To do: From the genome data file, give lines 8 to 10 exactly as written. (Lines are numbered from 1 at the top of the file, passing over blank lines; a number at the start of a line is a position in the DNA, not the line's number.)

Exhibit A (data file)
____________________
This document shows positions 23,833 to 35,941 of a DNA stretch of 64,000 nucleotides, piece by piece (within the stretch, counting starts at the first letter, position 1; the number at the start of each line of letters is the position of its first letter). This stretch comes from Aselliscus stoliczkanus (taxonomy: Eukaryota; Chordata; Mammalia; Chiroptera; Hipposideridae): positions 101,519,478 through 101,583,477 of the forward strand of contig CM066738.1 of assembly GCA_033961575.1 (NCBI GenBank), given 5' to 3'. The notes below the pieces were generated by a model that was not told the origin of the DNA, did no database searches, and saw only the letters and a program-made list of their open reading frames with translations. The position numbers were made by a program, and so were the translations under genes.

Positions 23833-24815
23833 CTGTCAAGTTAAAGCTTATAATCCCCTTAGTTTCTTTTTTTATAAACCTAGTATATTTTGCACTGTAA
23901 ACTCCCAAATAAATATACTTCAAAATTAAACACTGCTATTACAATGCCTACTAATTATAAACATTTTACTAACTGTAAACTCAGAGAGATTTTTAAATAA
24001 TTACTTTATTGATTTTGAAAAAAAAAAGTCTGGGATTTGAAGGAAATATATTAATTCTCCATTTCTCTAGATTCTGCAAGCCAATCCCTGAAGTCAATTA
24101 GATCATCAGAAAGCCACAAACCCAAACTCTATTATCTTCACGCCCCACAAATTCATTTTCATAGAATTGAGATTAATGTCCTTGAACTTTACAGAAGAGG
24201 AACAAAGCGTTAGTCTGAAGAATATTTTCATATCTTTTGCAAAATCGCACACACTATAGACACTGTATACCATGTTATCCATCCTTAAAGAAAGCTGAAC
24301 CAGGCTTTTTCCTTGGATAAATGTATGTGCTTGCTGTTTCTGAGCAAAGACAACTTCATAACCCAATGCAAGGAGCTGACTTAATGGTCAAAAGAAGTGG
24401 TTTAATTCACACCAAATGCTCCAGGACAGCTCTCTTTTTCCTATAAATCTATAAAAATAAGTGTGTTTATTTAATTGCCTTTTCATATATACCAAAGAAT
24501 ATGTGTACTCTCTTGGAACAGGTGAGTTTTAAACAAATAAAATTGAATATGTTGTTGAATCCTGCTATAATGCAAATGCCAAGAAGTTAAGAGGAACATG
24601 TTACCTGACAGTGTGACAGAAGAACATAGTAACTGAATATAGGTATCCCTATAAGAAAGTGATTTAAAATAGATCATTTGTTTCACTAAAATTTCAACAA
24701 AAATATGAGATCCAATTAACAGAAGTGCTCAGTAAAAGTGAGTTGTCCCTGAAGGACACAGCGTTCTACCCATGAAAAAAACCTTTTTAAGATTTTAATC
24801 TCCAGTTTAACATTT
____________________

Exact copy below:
24301 CAGGCTTTTTCCTTGGATAAATGTATGTGCTTGCTGTTTCTGAGCAAAGACAACTTCATAACCCAATGCAAGGAGCTGACTTAATGGTCAAAAGAAGTGG
24401 TTTAATTCACACCAAATGCTCCAGGACAGCTCTCTTTTTCCTATAAATCTATAAAAATAAGTGTGTTTATTTAATTGCCTTTTCATATATACCAAAGAAT
24501 ATGTGTACTCTCTTGGAACAGGTGAGTTTTAAACAAATAAAATTGAATATGTTGTTGAATCCTGCTATAATGCAAATGCCAAGAAGTTAAGAGGAACATG